Solutions For Parents

Infants » Sleeping, Feeding, Eating

Newborn Feeding Schedule

Share This Article: On Twitter On Facebook Print

 

Dear Susan:

My son Tyler is 6 weeks old. Recently I’ve noticed he has lost his feeding/sleeping schedule. I know that most infants don’t have a schedule yet but the one he had lasted for a while. He would drink 4 ounces and sleep for 2 hours, sleeping the most when we did (from midnight to 4 or 4:30 a.m. mostly). Then he is up in 2 hours again for a feeding. The problem is that he doesn’t always fall asleep after eating. Most of the time he stays up for the next one. Yesterday he was up for 4 hours! He eats between 4-6 ounces but not every time. Some days he falls asleep after 2 ounces and will sleep for 2 hours. He will fuss a lot and sometimes he wants more food, as much as 8 ounces at once. Or he needs changed, burped, gas, or just some fun time of singing etc.

My question: is there anything I can do to get his pattern back and does his eating schedule affect this. Should I force him to have the whole bottle (He often falls asleep during feedings.)

Thanks

Carey

Dear Carey:

At 6 weeks (no 7, sorry for the delay) Tyler is in charge! Actually by 1 month of age, an infant can communicate his feelings and sensations so clearly that you and your husband know what he wants when he wants it. His cries are very different. Babies repeat pleasurable acts from birth, so if it was pleasurable for him to sleep at certain times, then he settles on that for awhile.

His digestion, need for warmth, need for change of position, or light or temperature, or his “skin hunger” (yes, babies need touch every bit as much as milk and water) all contribute to his activity day or night and his so called “schedule” for that day or a few days.

Don’t call it a schedule because it’s really more about the rhythms of his reflexes and body states. He’s just flexing his sensory muscles and actively responding to what his body senses. This actually is the art of “thinking” as well as feeling.

The best thing you can do for Tyler is to encourage and extend his alert wake periods and engage him with holding, swaddling, exercising, singing to him, etc. Don’t use a motorized swing unless he is smiley and happy. The mechanical swing motion makes a crying infant irritable on the inside of his body. The movement creates agitation and even swallowing and sucking reflexes change.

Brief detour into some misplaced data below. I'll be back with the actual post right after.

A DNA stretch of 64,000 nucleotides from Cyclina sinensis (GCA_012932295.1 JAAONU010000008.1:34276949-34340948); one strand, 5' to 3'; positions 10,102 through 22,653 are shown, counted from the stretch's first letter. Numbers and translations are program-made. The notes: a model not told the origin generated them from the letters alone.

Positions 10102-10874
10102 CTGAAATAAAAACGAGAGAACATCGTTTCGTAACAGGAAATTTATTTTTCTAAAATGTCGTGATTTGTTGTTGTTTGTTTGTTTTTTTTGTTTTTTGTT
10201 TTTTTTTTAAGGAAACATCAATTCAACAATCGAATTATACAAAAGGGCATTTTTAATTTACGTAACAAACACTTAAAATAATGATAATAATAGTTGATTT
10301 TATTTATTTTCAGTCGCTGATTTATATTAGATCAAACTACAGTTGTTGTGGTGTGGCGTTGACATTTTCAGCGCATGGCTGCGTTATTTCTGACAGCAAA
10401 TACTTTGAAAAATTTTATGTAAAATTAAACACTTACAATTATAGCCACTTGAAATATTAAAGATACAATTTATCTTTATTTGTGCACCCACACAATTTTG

When he is sleepy, don’t force feeding but try to keep him awake for at least 15-20 minutes of feeding time. Change his position and feed him over your knees, with water or formula even if you‘re nursing. Change the nursing positions at least every 5 o 6 minutes, so he can arouse himself and get started again. You can stimulate sucking and rooting refluxes by tapping his cheek, chin, forehead.

Talking to babies, playing with babies, changing positions, frequently are ways you can watch and observe his preferences and what he likes. It’s amazing how much control Tyler has, so give him high marks for organizing your life around him.

Self-regulation and a sensible schedule do not take place until 2-1/2 or 3-3 ½ months because of the growth of the organs, brain cells and length and weight of the developing infant. By 3 months, the brain size has doubled and all internal systems. Lungs, heart, muscles, nerve fibers and many other body parts are tuned up and ready to conform to the outside world’s demands. Than you can be more in charge and push a little to get spacing of feeding and playing during the day and we can talk about some night time tricks to get him to sleep longer at night.

For now, every 3 hours is long as he can hold off hunger or other internal functions. His stomach at 3 months is no bigger than a large cherry tomato and an ounce of fluid is no more than the size of a gumball if you look at it as containing liquid. Tyler sounds like he has parents who will pay attention to his body cues and changes of expression and types of crying, and he is lucky to have you ! Write again if you need to .

Susan H. Turben, Ph.D.

Ask Dr. Susan